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How Do Pathogenic Bacteria Keep Up With Our Changing Gut Conditions?

News   Mar 16, 2021 | Original story from the Max Planck Institute for Terrestrial Microbiology

 
How Do Pathogenic Bacteria Keep Up With Our Changing Gut Conditions?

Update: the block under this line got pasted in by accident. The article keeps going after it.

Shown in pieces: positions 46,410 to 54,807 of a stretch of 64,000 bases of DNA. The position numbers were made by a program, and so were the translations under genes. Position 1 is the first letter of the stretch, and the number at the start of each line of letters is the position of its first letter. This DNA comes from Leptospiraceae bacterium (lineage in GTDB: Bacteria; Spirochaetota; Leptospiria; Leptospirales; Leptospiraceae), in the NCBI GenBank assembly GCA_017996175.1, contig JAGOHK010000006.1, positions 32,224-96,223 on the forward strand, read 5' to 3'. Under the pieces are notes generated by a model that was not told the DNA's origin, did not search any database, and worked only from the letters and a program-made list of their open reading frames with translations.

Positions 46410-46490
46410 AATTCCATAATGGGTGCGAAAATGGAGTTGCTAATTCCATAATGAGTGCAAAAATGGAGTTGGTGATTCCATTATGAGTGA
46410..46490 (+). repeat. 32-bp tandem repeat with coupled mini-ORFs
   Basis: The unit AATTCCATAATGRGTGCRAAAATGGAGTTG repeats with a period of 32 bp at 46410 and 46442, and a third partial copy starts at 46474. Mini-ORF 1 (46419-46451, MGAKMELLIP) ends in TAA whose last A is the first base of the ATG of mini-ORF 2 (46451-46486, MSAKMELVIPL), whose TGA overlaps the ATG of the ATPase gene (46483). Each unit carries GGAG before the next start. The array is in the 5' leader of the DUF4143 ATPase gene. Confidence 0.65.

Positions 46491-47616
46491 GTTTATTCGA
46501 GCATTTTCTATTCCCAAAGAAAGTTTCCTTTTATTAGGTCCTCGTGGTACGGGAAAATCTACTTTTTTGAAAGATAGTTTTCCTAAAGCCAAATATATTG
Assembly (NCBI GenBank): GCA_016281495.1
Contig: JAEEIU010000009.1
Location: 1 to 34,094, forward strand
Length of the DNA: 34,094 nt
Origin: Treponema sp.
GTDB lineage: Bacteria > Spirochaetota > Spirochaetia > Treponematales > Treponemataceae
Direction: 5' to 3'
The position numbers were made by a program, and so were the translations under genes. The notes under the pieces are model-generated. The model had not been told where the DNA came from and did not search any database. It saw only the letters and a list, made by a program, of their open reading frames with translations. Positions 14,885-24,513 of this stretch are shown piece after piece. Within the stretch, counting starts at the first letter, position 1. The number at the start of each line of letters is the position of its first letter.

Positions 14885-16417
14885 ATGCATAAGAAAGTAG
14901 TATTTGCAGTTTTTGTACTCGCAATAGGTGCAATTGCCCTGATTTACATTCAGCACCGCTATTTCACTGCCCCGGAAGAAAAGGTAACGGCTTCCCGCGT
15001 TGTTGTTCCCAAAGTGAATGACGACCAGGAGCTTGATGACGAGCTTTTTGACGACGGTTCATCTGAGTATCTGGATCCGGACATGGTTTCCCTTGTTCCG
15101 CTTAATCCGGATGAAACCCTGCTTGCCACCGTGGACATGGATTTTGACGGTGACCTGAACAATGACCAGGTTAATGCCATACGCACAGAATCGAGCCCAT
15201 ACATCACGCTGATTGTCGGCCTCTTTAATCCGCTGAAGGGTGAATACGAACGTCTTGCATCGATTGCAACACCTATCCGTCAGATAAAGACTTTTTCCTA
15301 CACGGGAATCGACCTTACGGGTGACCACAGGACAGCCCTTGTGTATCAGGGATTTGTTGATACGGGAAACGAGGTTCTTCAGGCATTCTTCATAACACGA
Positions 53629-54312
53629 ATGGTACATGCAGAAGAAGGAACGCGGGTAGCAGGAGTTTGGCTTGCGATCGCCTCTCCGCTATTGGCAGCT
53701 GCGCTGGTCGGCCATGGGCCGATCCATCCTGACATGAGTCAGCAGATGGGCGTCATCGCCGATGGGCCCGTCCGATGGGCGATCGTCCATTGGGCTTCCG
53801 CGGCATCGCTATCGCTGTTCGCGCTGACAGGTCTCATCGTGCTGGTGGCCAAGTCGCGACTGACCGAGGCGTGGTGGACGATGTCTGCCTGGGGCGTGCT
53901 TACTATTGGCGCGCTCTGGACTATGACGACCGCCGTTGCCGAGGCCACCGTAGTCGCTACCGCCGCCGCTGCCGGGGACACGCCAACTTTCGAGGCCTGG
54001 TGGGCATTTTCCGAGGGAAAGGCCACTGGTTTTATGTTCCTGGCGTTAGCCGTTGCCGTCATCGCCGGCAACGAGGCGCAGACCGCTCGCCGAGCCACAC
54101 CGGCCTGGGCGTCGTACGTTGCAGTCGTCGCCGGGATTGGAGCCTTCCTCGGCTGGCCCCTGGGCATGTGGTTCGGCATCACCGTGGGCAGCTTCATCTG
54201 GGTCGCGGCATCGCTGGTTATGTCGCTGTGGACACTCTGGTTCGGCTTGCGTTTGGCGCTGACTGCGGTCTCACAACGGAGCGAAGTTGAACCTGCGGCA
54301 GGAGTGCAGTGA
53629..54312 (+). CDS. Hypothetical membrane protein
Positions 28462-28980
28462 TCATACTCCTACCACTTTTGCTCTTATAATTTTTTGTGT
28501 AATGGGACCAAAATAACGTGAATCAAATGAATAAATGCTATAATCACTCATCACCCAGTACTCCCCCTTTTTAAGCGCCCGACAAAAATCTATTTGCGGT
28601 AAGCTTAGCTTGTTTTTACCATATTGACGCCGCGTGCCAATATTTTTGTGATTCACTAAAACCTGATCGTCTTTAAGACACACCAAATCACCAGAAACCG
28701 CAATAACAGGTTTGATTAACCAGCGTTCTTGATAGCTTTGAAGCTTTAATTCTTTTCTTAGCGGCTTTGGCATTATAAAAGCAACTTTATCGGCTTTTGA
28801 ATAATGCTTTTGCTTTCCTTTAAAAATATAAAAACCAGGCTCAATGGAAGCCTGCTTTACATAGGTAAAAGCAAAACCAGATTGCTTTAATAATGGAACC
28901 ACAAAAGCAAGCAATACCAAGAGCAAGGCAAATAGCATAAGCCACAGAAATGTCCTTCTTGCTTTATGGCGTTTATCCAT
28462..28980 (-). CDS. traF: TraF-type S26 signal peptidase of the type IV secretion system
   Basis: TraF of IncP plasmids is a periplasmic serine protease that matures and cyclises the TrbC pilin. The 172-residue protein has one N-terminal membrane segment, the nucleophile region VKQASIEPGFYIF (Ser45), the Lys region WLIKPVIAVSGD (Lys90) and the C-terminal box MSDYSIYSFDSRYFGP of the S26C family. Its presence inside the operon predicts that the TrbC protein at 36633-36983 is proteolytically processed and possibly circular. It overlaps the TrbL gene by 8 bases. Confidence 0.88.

Adaptation of the bacterial type III secretion system to changing pH. (a) Schematic representation of the active T3SS injectisome. Effector proteins (black/blue) are exported from the bacteria to the host cell in a single transport step. The position of the pH sensor protein SctD and one of the dynamic cytosolic T3SS components, SctK, are indicated. Double arrows indicate the exchange of the cytosolic subunits or subcomplexes between the cytosolic and the injectisome-bound state. (b) pH ranges and typical retention times at different parts of the gastrointestinal system. (c) Fluorescent micrographs of live Y. enterocolitica expressing a fluorescently labeled cytosolic T3SS component (EGFP-SctK). Images were taken 10 minutes after bacteria were subjected to the indicated pH. Insets, enlarged single bacteria in "red-hot" color scale. Scale bar, 2 μm. (d) Model of the pH-dependent suppression of T3SS activity. From top: (i) Assembly of the T3SS upon entry into host organisms; cytosolic components bound and exchanging with cytosolic pool. (ii) Prevention of effector translocation upon host cell attachment in low pH environment, because cytosolic components are exclusively cytosolic. (iii) Re-association of cytosolic components to the injectisome and effector translocation upon host cell contact in neutral body parts. The pH sensor protein SctD and the cytosolic components SctK are indicated by D and K, respectively. Credit: Max Planck Institute for Terrestrial Microbiology/Diepold.

 
 
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